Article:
Review- “Saint Misbehavin’: The Wavy Gravy Movie”
Although best known as the MC at the Woodstock Festival and as the namesake for a Ben & Jerry’s ice cream flavor, the man once known as Hugh Romney is much, much more than that. As a former Greenwich Village poet and folk singer, Romney was not only Bob Dylan’s former roommate, but also the opening act for the likes of John Coltrane and Thelonious Monk and one-third of a short-lived trio that included the rock cult figure Tiny Tim and legendary street performer Moondog. These are just a few of the interesting facts we learn in Saint Misbehavin’: The Wavy Gravy Movie, director Michelle Esrick’s loving portrait of the self-described “flower geezer.” But, as with the hippie stereotypes, such tidbits don’t tell the full story of who Wavy Gravy really is.
The film begins in the present, giving viewers a glance at everyday life inside of Wavy’s Hog Farm commune over 45 years after it was founded. From there, we are told about his early career as a poet in New York’s legendary Greenwich Village beatnik scene. Despite writing some promising poetry, Romney, as he was known then, nevertheless switched fields to become a socially relevant and edgy comedian a la Lenny Bruce. Afterwards, we follow him to California where he joins Ken Kesey’s “Merry Prankters,” forms the Hog Farm, and is given the name “Wavy Gravy” at the Texas International Pop Festival by none other than B.B. King. Eventually, through some crazy series of events, we end up at Woodstock, where Wavy served as both the MC and head of security.
Woodstock was the pinnacle of Wavy’s mainstream popularity, yet it is the remainder of the film which explains how Wavy has really made a difference in the world. The Wavy Gravy in the second half of the film isn’t an aspiring artist or poet. He is a humble philanthropist dedicating his life to improving our world and to making those around him happy. Take for instance his noble 1970 bus trip from Paris to Bangladesh to bring food and medicine to the impoverished. During the film’s most touching moment, Wavy is seen in archival footage blowing bubbles and playing games with Pakistani children and for just that instant it seems that world peace could really be possible. The Bangladesh trip eventually led to the formation of the Seva Foundation, an organization dedicated to curing cataract blindness in Tibet and other parts of the world.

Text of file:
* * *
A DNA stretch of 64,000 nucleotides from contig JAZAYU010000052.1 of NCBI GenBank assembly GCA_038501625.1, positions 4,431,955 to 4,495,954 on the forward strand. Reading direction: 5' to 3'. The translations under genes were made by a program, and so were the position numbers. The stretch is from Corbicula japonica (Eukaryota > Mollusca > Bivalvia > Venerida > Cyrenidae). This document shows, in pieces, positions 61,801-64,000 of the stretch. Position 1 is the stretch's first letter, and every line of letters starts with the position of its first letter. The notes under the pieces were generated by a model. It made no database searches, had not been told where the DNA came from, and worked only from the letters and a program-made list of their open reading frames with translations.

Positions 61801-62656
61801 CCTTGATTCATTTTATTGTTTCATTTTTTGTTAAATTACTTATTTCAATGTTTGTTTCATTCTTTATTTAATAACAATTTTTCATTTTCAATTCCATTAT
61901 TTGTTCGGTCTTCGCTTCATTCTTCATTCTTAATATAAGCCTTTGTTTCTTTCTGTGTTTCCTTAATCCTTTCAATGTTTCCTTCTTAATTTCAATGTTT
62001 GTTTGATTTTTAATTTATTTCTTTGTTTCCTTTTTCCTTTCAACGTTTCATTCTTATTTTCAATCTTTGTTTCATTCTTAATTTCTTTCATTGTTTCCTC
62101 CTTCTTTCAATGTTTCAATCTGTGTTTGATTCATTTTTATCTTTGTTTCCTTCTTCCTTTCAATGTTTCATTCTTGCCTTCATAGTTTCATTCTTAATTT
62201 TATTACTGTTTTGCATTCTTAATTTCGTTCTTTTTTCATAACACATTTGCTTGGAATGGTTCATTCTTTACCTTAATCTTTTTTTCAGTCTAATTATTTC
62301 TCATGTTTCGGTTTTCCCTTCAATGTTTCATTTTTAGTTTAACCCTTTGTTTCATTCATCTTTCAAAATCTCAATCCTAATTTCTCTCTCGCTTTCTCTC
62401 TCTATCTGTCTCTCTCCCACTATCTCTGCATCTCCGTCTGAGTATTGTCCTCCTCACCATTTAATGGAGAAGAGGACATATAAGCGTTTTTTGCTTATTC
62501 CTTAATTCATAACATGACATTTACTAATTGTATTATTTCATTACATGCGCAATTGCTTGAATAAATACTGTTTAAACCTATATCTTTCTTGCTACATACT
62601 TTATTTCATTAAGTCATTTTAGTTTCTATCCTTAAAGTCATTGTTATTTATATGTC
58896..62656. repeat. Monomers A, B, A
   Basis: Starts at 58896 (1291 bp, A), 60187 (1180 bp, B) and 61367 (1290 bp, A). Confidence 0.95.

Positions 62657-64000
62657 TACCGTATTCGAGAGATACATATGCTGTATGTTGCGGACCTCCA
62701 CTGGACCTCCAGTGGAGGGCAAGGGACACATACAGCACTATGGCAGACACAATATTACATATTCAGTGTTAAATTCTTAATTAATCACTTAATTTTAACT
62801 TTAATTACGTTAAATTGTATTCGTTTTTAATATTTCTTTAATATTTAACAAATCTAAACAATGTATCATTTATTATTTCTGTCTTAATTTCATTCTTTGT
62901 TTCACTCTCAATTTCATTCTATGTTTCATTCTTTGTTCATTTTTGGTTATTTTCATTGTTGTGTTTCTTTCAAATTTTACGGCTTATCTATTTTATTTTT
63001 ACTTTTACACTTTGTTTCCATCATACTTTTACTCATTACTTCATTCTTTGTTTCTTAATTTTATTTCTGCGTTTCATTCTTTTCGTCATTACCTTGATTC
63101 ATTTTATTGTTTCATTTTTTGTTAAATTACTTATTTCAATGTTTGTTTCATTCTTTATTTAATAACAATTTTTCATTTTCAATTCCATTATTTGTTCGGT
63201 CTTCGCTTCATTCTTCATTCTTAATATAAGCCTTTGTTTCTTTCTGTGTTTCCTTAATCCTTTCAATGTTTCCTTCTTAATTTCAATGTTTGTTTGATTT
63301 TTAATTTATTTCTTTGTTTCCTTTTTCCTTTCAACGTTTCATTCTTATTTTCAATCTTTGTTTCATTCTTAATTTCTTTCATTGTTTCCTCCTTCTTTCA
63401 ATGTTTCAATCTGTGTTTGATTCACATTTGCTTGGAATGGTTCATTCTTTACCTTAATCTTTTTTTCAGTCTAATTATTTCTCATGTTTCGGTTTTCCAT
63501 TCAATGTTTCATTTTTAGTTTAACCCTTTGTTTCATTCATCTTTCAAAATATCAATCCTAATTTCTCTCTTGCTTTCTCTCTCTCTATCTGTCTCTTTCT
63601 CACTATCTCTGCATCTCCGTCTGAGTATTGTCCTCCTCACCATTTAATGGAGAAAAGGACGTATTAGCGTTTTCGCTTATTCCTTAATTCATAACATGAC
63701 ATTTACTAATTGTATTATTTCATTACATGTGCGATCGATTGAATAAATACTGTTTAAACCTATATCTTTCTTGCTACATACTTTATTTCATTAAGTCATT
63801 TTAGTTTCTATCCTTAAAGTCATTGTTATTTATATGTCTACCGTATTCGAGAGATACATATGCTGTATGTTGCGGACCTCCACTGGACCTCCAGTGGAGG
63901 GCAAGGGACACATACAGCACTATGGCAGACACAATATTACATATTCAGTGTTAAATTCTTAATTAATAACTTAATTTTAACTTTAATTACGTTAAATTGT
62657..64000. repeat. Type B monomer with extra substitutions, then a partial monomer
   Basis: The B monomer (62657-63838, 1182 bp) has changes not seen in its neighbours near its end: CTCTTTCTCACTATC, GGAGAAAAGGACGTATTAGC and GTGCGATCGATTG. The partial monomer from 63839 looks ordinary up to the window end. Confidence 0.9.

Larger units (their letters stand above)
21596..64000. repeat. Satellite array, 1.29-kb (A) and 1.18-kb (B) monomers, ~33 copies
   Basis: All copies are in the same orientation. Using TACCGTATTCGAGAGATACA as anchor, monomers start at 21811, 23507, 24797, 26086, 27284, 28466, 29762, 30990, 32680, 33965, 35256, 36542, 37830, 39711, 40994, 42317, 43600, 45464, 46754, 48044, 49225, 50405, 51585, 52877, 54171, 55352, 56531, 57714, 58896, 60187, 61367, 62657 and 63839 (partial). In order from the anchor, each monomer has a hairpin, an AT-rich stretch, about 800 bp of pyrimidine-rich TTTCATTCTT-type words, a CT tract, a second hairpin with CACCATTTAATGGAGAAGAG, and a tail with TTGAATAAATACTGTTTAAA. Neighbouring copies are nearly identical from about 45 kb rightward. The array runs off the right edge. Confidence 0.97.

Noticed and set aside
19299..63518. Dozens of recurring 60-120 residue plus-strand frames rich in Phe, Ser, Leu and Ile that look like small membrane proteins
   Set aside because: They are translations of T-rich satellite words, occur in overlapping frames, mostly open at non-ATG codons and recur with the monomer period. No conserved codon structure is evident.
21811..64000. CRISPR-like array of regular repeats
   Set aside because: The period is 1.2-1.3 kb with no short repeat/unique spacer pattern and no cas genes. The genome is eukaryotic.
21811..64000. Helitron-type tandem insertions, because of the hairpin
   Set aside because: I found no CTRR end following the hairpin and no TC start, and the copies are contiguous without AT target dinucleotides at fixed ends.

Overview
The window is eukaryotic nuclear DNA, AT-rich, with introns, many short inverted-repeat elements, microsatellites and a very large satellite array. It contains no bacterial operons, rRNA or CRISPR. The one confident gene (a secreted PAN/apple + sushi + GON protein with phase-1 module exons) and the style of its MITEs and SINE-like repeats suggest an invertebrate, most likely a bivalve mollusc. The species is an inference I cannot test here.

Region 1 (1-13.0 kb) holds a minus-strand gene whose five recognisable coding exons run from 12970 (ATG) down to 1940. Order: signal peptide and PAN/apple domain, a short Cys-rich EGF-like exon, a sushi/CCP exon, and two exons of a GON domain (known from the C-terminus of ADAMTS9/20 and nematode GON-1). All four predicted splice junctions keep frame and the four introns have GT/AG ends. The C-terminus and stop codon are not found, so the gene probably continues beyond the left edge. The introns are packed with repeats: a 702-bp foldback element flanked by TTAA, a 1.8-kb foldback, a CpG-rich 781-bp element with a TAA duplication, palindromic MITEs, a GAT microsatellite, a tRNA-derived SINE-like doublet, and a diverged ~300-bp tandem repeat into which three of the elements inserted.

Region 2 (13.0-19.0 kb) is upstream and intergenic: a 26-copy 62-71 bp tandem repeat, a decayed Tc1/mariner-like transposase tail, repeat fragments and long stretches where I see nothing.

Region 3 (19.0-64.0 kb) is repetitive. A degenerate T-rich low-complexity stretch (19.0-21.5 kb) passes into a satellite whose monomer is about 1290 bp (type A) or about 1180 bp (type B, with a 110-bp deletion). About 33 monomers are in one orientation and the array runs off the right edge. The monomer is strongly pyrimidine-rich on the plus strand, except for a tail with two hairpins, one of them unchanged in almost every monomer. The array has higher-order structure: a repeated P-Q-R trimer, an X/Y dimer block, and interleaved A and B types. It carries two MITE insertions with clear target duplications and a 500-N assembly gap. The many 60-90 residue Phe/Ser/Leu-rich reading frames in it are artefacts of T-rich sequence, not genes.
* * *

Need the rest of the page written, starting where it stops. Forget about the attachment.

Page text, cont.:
Which is not to say that he has neglected the issues here at home. Instead, he has used his signature brand of clownish humor to illuminate common sense solutions in a way most activists wouldn’t dare to. The “Nobody for President” campaign in particular still resonates today. (“Who is lowering your taxes?” “Nobody!” “Who is fighting for you?” “Nobody!,” etc.) Then, of course, there is his volunteer work as a clown at a Berkeley children’s hospital and Camp Winnarainbow, a summer camp Wavy founded where he does everything in his power to put a smile on children’s faces. And we can’t forget the numerous demonstrations, arrests, and beatings by police officers.
As can be expected of a film like this, the soundtrack is comprised of wonderful music from the like of Dylan, the Dead, Dave von Ronk, Joni Mitchell and others. This culminates with “Basic Human Needs,” a song penned by Wavy himself and brilliantly performed by Steve Earle, Jackson Browne, Dr. John, Bob Weir, Buffy Sainte-Marie and Bonnie Raitt. Many of these performers also appear throughout the film itself, as does Ramblin’ Jack Elliot and the late folk singer Odetta.
Given it’s subject matter, perhaps the most surprising thing about Esrick’s film is how apolitical it is. There is a purpose and goal here, but it is a moral one, not a political one. Never do we hear Wavy or any of the other assorted luminaries who appear throughout singling out one politician, one party, or one policy. Instead they strive for a system build on inclusiveness and fueled by love. As one of the young children at Wavy’s camp says, “we even have a Republican here.”
There are those who would write Wavy off as an idealistic old man who is forty years behind the times and has no foundation in the workings of the real world. I beg to differ. I’m of the opinion that Wavy is still ahead of his time, but unlike Jerry Rubin and the majority of the counterculture, he didn’t get a real job and a haircut and give up the dream. As a result, he is perhaps the last major voice of the hippie generation and, thus, more important in this era of apathy than ever before.
In this day and age, the Nobel Peace Prize has become meaningless. What began as a way to honor grassroots activists like Jane Addams, Martin Luther King, and Mother Teresa who worked to make this world a better place has become a political award given to likes of Henry Kissinger and Barack Obama. A few years ago, there was a movement to get the Nobel Committee to honor Pete Seeger and, more recently, John Mellencamp has begun a campaign to give Willie Nelson the prize for his work with Farm Aid and other organizations. While I fully support both campaigns, after seeing this film I feel that Wavy Gravy should definitely be in the running as well.
Saint Misbehavin’ will open at New York’s IFC Center on December 8th and Wavy will be appearing at the screening on the 8th and 9th along with other special guests. It will open in Woodstock, NY on the 11th. Find out more about the film HERE.
To see what you can do to help Wavy’s Seva Foundation, click HERE.